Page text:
Study under Taft[edit]

While at the Art Institute, he attracted the attention of Lorado Taft, a renowned sculptor[4] who worked primarily in bronze and marble, academically trained at the Êcole des Beaux Arts in Paris, who already had a reputation as a mentor to other American sculptors such as Janet Scudder. Lorado Taft asked Waylande Gregory to be his assistant and to join him at the Art Institute of Chicago, and at his Midway Studios. Though originally, this internship was to last for only 18 months, Gregory studied with Taft for three years. Taft would also bring him to Europe, to study classical Renaissance sculpture as well as to visit other artists in Europe. His experience with Lorado Taft would lead him to begin thinking of ceramic sculpture on a monumental scale.

In the meantime, still in his 20's, Gregory would direct the decoration and design of the Missouri Theater,[5] the Hotel President in Kansas City, and the bas relief panels at Brandenburg Field, Pittsburg State.[6] His most famous work at the Hotel President was the Aztec Room, the hotel's dining room, which he decorated in Mayan plaster-of-Paris reliefs as interpreted in an Art-Deco idiom. Beneath the circular calendar, he placed a replica of an Aztec altar which had recently been excavated in Mexico, and which he had studied while in Chicago. The large sculpture of Quetzlcoatl, hidden lights, and the reddish hue contributed to the ambience of exoticism and mystery.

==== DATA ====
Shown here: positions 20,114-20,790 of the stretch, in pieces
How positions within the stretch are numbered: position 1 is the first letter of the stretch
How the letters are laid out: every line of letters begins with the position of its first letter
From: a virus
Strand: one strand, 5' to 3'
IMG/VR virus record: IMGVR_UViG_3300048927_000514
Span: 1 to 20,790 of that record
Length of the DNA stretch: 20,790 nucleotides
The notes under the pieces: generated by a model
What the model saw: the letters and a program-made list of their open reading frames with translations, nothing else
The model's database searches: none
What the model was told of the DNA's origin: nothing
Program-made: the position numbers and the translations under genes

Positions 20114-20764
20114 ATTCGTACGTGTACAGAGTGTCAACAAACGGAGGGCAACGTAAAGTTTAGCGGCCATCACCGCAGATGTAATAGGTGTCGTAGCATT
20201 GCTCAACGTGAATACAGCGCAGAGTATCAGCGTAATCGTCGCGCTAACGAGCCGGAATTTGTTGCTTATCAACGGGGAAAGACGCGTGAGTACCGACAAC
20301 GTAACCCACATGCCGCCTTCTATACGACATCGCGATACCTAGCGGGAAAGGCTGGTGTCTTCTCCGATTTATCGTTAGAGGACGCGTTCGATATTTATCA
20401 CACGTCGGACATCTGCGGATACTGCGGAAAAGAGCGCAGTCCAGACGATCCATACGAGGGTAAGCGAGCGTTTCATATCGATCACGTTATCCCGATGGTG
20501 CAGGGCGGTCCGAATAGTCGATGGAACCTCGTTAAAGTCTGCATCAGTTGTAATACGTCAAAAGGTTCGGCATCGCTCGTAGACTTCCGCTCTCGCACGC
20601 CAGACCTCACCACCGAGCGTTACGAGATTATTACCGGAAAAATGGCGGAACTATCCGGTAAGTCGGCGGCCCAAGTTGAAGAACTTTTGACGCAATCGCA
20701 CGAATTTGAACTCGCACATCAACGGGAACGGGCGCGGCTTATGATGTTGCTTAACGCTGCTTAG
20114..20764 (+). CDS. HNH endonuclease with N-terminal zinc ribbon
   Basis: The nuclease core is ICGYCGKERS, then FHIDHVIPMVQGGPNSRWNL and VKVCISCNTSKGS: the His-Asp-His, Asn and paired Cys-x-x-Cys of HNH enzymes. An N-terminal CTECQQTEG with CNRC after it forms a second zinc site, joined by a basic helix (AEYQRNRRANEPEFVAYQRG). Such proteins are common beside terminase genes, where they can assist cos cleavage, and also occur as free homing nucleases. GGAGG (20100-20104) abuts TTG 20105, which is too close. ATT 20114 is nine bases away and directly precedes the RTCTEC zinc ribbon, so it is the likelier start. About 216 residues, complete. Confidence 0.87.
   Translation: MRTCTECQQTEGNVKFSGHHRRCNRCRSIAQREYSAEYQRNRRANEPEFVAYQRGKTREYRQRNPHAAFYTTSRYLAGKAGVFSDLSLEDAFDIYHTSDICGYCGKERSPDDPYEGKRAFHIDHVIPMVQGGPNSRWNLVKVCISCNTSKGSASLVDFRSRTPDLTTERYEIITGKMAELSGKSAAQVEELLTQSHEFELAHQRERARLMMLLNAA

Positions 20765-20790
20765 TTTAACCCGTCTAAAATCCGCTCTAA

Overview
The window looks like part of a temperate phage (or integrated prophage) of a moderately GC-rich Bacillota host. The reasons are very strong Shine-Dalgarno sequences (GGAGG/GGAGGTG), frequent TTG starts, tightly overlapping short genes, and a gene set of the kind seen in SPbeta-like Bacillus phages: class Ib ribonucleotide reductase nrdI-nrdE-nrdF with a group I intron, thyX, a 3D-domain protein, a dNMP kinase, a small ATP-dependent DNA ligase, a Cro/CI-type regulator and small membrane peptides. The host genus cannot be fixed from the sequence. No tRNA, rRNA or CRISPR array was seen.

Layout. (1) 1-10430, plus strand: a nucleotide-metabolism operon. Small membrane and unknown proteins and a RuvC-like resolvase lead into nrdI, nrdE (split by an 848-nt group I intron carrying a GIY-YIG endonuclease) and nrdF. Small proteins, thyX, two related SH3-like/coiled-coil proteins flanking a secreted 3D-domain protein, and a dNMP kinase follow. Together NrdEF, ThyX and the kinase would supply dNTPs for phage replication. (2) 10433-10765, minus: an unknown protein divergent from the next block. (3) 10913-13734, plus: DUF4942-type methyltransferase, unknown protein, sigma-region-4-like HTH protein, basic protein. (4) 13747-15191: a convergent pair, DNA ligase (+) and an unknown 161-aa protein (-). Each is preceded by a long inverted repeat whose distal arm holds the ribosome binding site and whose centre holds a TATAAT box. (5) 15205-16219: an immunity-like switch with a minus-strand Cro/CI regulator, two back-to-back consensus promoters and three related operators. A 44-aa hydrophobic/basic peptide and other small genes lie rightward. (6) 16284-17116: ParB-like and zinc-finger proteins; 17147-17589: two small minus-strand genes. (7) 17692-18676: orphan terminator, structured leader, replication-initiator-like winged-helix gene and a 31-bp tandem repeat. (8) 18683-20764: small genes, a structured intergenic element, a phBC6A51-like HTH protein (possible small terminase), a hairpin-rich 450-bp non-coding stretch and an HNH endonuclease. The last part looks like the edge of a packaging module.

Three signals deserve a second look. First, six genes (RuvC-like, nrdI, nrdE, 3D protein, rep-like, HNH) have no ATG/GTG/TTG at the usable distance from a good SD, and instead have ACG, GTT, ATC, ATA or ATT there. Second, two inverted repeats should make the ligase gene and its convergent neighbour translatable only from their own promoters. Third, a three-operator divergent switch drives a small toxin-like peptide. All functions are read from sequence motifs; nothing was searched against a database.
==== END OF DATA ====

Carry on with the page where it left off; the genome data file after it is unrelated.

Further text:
By 1928, his study under Lorado Taft ended as he was beginning to find that Taft’s academic style, as well as the study of the casts of prominent Renaissance sculptures at the studio in Chicago, no longer satisfied him, as he was drawn more and more to the avant garde American and European art of the day.

Cowan period[edit]

In 1928, he left Midway Studios and joined R. Guy Cowan in Rocky River, Ohio, a suburb of Cleveland, where he became the leading sculptor of the Cowan Pottery studio. Unlike his contemporaries at Cowan Pottery, who were primarily influenced by Viennese modern pottery (Wiener Werkstätte), Waylande Gregory was much more influenced by the Cleveland School as well as by leading American bronze sculptor Paul Manship, who had also created one design for Cowan. Gregory sought to create a distinctly American form, as for instance in his second sculpture of Henry Fonda, capturing in essence what he felt were the best American traits.[7]